In an analogous case, the Court held that a claim for violation of an agreement to include the plaintiff in a severance plan was related to the ERISA-regulated severance plan and, therefore, preempted by ERISA. Pane v. RCA Corp., 667 F. Supp. 168, 172 (D.N.J.1987). On the facts presented in this case, the Court must reach a similar conclusion. Plaintiffs do not contend that Republic breached its contract with plaintiffs or fraudulently induced them to agree to wage concessions because it failed to establish ESOPs or refused to give them the stock to which they are entitled under the terms of the ESOPs. Rather, the essence of their claim is that Republic breached its contract and fraudulently induced them to agree to wage concessions by failing to adopt plan requirements that would ensure equal participation in the ESOPs by all Republic employees. Such claims are "related to" a plan regulated by ERISA in the "broad common-sense meaning," Shaw, 463 U.S. at 97, 103 S. Ct. at 2900, of that phrase and are, therefore, preempted by ERISA. Accordingly, plaintiffs' common law causes of action for breach of contract and fraudulent inducement must be dismissed.

For the reasons stated above, IT IS HEREBY ORDERED that:

1. Count I of plaintiffs' Amended Complaint is dismissed;

2. Count II of plaintiffs' Amended Complaint is dismissed;

3. Count III of plaintiffs' Amended Complaint is dismissed; and

4. Defendants' motion for costs and attorneys fees pursuant to Fed.R.Civ.P. 11, 28 U.S.C. § 1927, and 29 U.S.C. § 1132 is denied.



[1] Several months after this action was filed, Republic Airlines, Inc. was merged into Northwest Airlines, Inc.. The defendant in this case will, however, be referred to as "Republic".

[2] The four ESOPs are: (1) the IAM Republic Airlines Stock Ownership Investment Plan; (2) the Republic Airlines, Inc. Employee Stock Ownership Plan for Supervisors of Mechanical Personnel; (3) the Republic Airlines, Inc. Employee Stock Ownership Plan for Clerical, Office, Fleet and Passenger Service Employees; and (4) the Republic Airlines, Inc. Employee Stock Ownership Plan for Salaried Employees.

[3] ERISA does not preempt state laws regulating insurance, banking, or securities. 29 U.S.C. § 1144(b) (2) (A).

[4] Section 2(1) of the Securities Act, as amended, 15 U.S.C. § 77b(1), defines a "security" as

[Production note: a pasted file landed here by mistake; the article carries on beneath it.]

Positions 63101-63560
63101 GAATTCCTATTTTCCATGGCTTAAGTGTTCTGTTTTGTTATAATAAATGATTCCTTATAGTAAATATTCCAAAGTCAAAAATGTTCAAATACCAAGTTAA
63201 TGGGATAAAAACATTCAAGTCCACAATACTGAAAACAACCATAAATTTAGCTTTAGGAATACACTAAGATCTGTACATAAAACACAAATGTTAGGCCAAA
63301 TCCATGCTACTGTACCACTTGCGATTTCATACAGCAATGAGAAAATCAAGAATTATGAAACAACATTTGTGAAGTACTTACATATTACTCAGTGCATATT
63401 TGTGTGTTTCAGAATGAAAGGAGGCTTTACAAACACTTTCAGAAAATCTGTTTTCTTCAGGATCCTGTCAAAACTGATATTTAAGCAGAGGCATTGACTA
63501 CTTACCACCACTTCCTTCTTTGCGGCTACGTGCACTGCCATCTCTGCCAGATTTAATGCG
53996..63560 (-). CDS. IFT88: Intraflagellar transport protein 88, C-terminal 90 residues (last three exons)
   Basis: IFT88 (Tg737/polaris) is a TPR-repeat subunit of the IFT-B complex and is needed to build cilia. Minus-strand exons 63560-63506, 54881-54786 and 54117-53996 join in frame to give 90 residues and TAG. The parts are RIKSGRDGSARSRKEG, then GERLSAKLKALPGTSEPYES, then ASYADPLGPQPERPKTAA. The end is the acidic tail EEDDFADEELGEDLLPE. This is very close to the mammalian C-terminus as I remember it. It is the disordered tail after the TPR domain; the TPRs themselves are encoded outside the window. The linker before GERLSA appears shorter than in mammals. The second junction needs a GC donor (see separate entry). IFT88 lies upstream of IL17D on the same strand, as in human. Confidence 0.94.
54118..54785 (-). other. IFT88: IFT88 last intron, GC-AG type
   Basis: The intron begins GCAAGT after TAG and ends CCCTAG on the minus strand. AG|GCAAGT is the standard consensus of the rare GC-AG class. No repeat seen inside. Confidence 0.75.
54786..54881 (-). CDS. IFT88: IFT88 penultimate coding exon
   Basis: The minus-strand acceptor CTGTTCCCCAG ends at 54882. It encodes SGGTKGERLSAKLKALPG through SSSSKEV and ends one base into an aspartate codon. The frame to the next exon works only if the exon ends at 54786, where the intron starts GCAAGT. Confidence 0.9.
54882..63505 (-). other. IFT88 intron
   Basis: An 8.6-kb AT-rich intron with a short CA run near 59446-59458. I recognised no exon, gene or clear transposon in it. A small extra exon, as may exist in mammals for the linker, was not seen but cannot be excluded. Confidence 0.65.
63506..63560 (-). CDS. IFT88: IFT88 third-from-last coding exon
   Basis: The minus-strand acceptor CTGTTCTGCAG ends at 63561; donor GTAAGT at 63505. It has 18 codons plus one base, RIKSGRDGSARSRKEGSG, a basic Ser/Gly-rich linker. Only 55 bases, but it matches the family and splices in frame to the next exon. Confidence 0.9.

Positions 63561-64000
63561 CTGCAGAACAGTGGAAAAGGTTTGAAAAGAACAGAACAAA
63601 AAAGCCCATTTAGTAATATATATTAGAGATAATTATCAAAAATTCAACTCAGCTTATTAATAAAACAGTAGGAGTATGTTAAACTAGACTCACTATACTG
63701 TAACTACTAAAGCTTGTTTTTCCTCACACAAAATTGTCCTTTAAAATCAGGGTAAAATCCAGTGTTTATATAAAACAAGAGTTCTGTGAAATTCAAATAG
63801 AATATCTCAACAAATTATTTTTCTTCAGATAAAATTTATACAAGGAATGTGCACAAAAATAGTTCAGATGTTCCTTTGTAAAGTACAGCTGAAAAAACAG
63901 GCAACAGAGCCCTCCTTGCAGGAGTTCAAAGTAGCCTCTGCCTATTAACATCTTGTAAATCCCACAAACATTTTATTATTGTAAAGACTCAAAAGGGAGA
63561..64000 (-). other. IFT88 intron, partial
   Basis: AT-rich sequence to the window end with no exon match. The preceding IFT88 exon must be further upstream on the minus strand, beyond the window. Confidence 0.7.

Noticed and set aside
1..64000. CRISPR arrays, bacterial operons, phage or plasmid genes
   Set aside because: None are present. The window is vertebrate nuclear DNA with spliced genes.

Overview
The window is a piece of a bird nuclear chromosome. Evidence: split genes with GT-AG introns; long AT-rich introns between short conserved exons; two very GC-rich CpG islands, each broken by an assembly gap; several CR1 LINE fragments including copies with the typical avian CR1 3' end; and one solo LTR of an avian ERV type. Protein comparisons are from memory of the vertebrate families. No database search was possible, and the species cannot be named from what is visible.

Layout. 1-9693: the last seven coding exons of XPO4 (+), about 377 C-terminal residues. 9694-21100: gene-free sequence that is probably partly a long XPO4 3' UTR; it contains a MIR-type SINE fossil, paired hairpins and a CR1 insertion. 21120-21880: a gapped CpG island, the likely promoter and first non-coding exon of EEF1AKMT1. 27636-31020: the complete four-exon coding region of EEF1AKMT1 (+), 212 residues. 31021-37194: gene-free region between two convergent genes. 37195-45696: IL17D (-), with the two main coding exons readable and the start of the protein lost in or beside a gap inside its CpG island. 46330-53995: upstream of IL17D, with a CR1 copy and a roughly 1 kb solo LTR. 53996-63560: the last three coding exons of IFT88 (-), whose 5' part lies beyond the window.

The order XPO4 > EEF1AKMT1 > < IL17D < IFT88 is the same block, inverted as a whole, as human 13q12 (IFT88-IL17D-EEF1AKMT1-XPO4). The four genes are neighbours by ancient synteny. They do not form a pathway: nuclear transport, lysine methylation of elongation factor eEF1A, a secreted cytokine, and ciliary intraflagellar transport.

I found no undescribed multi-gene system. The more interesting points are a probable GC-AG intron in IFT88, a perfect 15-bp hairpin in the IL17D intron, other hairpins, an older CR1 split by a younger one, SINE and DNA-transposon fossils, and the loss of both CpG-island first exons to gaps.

"any note, stock, treasury stock, bond, debenture, evidence of indebtedness, certificate of interest or participation in any profit-sharing agreement, collateral-trust certificate, preorganization certificate or subscription, transferable share, investment contract, voting-trust certificate, certificate of deposit for a security, fractional undivided interest in oil, gas, or other mineral rights, or, in general, any interest or instrument commonly known as a `security,' or any certificate of interest or participation in, temporary or interim certificate for, receipt for, guarantee of, or warrant or right to subscribe to or purchase, any of the foregoing."

The definition of a "security" in § 3(a) (10) of the Securities Exchange Act is virtually identical and, for the purposes of this case, the coverage of the two Acts may be regarded as the same. United Housing Foundation, Inc. v. Forman, 421 U.S. 837, 847 n. 12, 95 S. Ct. 2051, 2058 n. 12, 44 L. Ed. 2d 621 (1975); Tcherepnin v. Knight, 389 U.S. 332, 342, 88 S. Ct. 548, 556, 19 L. Ed. 2d 564 (1967).

[5] Plaintiffs do not argue that they have purchased a "security" simply because the ESOPs were funded with shares of stock, as was successfully argued in Harris v. Republic Airlines, Inc., No. 86-2147 (D.D.C. May 19, 1988) [available on WESTLAW, 1988 WL 56256]. Even if plaintiffs had made such an argument, however, the result in this case would not be altered because plaintiffs have failed to demonstrate that they "purchased" a security.